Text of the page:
When the flip-flop 5 is set and the discharge control FET 104 is OFF before charging, the comparator 8 also detects electrification from the voltage between the source and the drain of the charge control FET 103. If electrification is detected, the flip-flop 5 is reset, the output of the flip-flop 5 becomes “low”, and the discharge control FET 104 is turned on.
When the set terminal 3 becomes “1”, the flip-flop 5 outputs “1”. When the output of the reset terminal 4 or the output of the comparator 8 becomes “1”, the flip-flop 5 outputs “0”. The output of the flip-flop 5 is supplied to an OR gate 7. The OR gate 7 is supplied with the output of the over-discharge control circuit 101 b as well as the output of the flip-flop 5. The OR gate 7 performs an OR operation on the output of the flip-flop 5 and the output of the over-discharge control circuit 101 b.
The output of the OR gate 7 is supplied to the discharge control FET 104. The discharge control FET 104 is OFF when the output of the OR gate 7 is “1”, and is ON when the output of the OR gate is “0”. In other words, when the flip-flop 5 is set, the discharge control FET 104 becomes “1” and is turned off. When the flip-flop 5 is reset and outputs “0”, the discharge control FET 104 is turned on or off depending on the output of the over-discharge control circuit 101 b.
The above-described battery unit with charge/discharge control and over-discharge protection is designed primarily for low-voltage portable electronic devices such as notebook-type personal computers, cellular phones, etc., which require voltage generally on the order of 2 to 4 volts. Such devices are characterized by using battery packs composed of cells (such as Li-ion, NiCd, NiMH cells) that provide a maximum output voltage of about 4.2 volts/cell.
However, much higher voltages than described above are required for higher-power electronic devices such as cordless power tools. Accordingly, higher-power battery packs may be in the process of being developed for cordless power tools. Such “high-power” battery packs may provide higher voltage outputs than conventional NiCd and NiMH battery packs (and substantially higher power than conventional Li-ion packs used for PCs and cell phones), and at a much reduced weight (as compared to conventional NiCd or NiMH battery packs used as power sources in conventional cordless power tools). A characteristic of these battery packs is that the battery packs may exhibit substantially lower impedance characteristics than conventional NiCd, NiMH and/or even the lower power Li-ion packs.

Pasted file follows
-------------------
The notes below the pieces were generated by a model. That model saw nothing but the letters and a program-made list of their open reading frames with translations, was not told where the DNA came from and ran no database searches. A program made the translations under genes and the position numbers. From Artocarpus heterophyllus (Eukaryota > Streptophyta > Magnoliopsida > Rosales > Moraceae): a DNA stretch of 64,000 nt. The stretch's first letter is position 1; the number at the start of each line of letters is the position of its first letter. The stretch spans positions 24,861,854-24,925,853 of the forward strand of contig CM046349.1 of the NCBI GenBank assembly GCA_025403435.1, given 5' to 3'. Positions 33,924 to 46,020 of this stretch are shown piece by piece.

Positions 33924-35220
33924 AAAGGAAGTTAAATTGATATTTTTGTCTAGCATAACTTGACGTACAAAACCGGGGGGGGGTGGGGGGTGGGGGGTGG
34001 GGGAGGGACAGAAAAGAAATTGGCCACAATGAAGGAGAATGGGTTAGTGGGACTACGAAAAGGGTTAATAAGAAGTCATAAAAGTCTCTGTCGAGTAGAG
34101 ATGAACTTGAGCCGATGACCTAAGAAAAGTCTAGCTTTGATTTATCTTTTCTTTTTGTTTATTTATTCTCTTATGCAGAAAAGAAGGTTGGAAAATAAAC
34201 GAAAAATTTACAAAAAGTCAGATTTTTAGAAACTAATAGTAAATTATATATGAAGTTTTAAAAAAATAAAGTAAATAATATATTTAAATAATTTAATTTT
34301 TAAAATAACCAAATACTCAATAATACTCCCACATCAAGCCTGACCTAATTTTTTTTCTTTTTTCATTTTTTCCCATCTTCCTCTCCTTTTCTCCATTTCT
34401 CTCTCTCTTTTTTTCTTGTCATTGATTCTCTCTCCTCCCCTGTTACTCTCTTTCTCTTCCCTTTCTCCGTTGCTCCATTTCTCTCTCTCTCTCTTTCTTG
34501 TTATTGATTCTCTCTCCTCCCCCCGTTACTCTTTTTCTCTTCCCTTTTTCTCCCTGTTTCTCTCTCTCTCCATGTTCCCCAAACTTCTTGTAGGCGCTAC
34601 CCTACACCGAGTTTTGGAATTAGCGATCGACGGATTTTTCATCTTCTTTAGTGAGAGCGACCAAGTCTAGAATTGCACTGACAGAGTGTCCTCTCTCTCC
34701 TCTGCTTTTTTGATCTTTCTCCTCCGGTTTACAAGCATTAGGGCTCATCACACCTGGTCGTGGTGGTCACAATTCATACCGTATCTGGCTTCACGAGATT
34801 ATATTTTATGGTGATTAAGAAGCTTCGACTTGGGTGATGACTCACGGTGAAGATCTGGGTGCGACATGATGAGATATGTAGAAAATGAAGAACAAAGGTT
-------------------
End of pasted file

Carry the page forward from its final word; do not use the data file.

However, as this battery technology advances the introduction of lower impedance chemistries (such as lithium-ion chemistry) and construction styles to develop secondary batteries generating substantially higher output voltages then about 4.2 volts/cell may possibly create compatibility issues with existing cordless power tools. As total internal pack impedance drops, the pack can supply substantially higher current to an attached electronic component, such as a power tool. As current through a tool motor of the attached tool increases, demagnetization forces (e.g., the number of armature turns of the motor times the current, ampere-turns) could substantially increase beyond a desired or design limit in the motor. Such undesirable demagnetization could thus potentially burn up the tool motor.
For example, a lower impedance electrical source could cause damage to a tool's motor when the tool is held at stall condition. During motor stall, the motor and battery impedances are the only mechanisms to limit the current since there is no back-EMF created by the motor. With a lower impedance pack, the currents would be higher. Higher currents through the motor might cause a stronger de-magnetization force than what the tool's permanent magnets were designed to withstand. Additionally, start-up of the tool could produce excessive starting currents and cause demagnetization of the motor. Thermal overload could also be a result of using a low impedance electrical source in an existing power tool, as the new batteries may be designed to run longer and harder than what the original cordless tool system was designed. Accordingly, over-discharge and/or other current limiting controls may need to be in place before these developing lower-impedance batteries may be used with existing cordless power tools, for example.